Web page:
Deliberate Joy, Spontaneous Happiness and the Kindness of Strangers!
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Joy; sometimes you just have to deliberately choose it, and when you do, it feeds your soul.

 

Roodepoort, South Africa (06 July 2021) – Sometimes joy is a deliberate decision, especially during the third wave of this pandemic, as numbers climb and those numbers become names of people we know and love.

I have always enjoyed holding a space for my specialist physician husband to process the highs and lows of medicine. Recently, however, holding that space for him has brought about a dance between absolute privilege and acute sadness. I have journeyed alongside him and become a silent witness to the stories of those who have bravely fought and lost the battle to COVID. So, I found myself, this afternoon, contemplative, sad, and walking along the Jukskei River as the sun caressed the water with its yellow-gold evening light. A giant kingfisher’s shrill cry pierced the late afternoon sounds of dogs and voices as it flew past and perched ahead of me. iNhlekabafazi cackled while hopping up the white stinkwood tree, looking for their final evening snack, a flash of black and white.

And then I saw her: a little girl, being flung by her father, out across the river on a rope swing. She laughed and shrieked with abandon, her pure joy bouncing across the water towards me through her mask, hair flying out behind her like candyfloss. I stood and watched, drawn to the scene of carefree freedom. It was beautiful, and I walked away longing for my grandson, James, and wondering when I’d be able to push him over a river on a rope swing and hear him shout ‘higher, Gogi, higher.’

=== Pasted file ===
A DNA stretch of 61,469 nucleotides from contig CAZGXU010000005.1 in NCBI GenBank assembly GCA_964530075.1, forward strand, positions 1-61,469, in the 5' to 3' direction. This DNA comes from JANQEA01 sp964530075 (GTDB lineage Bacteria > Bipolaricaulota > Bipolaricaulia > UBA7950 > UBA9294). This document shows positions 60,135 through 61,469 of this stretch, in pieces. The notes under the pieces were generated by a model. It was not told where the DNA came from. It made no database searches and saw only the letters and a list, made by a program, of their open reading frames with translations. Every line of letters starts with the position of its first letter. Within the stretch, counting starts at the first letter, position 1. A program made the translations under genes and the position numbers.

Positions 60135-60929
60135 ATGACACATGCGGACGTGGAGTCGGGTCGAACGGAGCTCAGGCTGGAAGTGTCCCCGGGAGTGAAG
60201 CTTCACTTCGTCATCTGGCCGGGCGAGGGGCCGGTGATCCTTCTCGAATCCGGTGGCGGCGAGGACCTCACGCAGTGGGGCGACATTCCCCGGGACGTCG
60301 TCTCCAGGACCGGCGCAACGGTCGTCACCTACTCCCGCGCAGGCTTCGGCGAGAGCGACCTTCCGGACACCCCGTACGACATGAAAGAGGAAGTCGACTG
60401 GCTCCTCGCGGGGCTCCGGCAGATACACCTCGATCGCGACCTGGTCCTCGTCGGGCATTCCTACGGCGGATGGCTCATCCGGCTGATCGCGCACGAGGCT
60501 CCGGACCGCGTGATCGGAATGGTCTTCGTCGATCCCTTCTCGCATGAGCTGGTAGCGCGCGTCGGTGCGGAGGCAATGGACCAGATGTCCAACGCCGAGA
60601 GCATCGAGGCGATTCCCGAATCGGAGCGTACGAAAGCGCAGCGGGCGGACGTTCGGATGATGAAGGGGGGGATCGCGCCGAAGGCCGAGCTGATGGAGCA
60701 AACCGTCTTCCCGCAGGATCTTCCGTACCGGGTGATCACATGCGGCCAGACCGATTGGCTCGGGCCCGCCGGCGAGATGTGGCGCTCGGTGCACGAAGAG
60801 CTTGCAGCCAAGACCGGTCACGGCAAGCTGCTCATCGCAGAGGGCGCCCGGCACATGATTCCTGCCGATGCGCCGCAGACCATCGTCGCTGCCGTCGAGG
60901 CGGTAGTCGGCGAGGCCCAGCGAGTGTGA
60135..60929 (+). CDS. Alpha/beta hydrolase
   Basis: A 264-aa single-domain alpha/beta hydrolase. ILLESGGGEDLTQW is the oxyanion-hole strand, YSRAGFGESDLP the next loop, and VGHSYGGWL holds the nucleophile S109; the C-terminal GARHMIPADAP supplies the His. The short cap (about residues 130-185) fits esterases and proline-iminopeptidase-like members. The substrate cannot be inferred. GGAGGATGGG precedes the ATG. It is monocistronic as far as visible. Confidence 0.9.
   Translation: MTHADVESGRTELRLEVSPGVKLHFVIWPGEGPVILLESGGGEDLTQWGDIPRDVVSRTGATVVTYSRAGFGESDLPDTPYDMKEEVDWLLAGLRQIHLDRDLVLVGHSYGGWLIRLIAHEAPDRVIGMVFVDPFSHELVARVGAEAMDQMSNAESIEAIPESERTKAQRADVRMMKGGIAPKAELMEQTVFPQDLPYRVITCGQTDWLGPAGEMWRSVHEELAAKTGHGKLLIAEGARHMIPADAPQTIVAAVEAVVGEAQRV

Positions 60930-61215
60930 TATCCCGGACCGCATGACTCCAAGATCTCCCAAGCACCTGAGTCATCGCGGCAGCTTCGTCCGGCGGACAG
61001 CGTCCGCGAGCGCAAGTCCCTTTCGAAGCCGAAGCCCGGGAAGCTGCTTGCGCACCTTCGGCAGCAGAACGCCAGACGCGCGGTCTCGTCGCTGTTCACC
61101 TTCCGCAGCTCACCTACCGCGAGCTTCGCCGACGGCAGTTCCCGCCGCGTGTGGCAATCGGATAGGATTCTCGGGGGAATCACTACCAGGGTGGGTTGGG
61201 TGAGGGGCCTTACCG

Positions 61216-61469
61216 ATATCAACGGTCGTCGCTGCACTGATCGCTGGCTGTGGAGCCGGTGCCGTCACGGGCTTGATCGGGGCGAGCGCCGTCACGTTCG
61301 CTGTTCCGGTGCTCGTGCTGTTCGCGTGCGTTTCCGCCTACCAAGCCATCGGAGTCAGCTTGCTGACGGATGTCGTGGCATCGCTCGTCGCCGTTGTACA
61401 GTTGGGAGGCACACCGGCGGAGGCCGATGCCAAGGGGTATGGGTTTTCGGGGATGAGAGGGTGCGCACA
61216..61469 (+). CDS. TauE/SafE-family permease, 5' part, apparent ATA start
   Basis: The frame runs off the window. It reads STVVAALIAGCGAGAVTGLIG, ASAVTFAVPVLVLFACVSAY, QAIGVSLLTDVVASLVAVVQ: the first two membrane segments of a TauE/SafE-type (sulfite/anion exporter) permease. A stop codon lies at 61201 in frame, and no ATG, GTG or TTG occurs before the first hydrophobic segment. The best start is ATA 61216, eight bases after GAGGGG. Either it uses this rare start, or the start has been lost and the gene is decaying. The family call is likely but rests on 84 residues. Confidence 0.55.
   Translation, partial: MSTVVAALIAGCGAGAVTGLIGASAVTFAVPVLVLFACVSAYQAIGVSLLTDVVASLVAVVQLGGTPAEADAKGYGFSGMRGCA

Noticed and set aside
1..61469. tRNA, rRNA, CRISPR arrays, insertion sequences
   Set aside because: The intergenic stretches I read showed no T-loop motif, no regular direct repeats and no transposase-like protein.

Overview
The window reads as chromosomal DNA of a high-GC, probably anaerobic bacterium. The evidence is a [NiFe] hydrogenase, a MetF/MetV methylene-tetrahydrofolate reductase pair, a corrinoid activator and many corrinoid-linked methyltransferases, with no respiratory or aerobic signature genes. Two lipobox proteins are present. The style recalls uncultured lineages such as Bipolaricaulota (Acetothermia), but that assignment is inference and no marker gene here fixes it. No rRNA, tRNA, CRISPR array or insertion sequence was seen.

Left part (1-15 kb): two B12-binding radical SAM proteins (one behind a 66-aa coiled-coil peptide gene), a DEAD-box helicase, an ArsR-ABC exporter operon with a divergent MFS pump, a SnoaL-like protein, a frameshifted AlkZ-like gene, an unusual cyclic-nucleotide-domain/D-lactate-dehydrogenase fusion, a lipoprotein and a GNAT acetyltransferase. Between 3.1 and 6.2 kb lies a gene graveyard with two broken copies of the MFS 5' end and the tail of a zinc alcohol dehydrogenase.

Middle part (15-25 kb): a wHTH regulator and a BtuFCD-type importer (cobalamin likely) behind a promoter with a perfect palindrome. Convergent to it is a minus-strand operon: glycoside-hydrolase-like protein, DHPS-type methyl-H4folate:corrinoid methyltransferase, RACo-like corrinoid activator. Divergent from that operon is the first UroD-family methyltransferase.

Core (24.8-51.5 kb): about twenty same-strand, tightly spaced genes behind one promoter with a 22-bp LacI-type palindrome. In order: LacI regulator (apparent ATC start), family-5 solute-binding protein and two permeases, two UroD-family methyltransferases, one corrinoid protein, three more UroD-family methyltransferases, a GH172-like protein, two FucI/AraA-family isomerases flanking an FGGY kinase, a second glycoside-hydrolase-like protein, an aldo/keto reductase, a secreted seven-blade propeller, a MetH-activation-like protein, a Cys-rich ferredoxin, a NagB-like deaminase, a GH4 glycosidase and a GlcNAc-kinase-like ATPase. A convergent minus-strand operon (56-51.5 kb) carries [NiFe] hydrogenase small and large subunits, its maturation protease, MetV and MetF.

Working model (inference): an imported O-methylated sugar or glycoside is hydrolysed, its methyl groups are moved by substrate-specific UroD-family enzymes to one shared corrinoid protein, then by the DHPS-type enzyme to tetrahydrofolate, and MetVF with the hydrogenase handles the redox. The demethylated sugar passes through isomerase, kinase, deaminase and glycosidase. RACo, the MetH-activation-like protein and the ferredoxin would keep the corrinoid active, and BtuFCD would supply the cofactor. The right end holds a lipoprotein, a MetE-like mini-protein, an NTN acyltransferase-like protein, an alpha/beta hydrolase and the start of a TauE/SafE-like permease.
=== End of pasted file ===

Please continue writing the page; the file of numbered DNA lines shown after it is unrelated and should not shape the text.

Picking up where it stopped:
Thirty minutes later, I walked past the swing again on my way back to the car. It hung over the bank, empty, swaying slightly in the breeze. I suddenly stopped.

Why not? Why ever not?

I turned and ran back.

Grasping the rope, I jumped onto the seat and pushed my feet against the bank, launching myself over the water, hoping like mad I wouldn’t lose my shoes or fall into the river below. I breathed deep breaths and let go of the weight of the ICU and ventilated patients, of the stories that still lingered in my head. I simply swayed, back and forth across the water and laughed; pure joy.

Joy; sometimes you just have to deliberately choose it, and when you do, it feeds your soul.

As I got off the swing, making sure I didn’t topple forward off the bank into the water, I saw a man standing behind me. I felt embarrassed that my moment of grasped joy had been witnessed.

“Crazy, I guess, for an almost sixty-year-old to be playing on a rope swing,” I said, laughing.

“No, not crazy at all. Amazing actually. But I was just wondering how bad, and freezing, that water was going to feel if I had to jump in after you to rescue you,” he confessed.

We both burst out laughing.

“You were going to rescue me?”

“Absolutely,” he said, behind his mask, eyes smiling.

So, thank you to the masked man who stood and watched as I chose to grasp joy today with complete abandon. Thank you for being prepared to rescue me, should my attempt have failed horribly. You waited as I laughed and swayed back and forth across the river, letting go of the weight of this pandemic and allowing joy to fill my soul.

Thank you, because once again, I can sit and hold a space for someone else tonight.


Sources: Written by Kim Vercueil Ballantine – An amazing psychologist and life coach. Her husband is an ICU specialist at Wilgeheuwel. Shared with permission.
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Brent Lindeque is the founder and editor in charge at Good Things Guy.

Recognised as one of the Mail and Guardian’s Top 200 Young South African’s as well as a Primedia LeadSA Hero, Brent is a change maker, thought leader, radio host, foodie, vlogger, writer and all round good guy.

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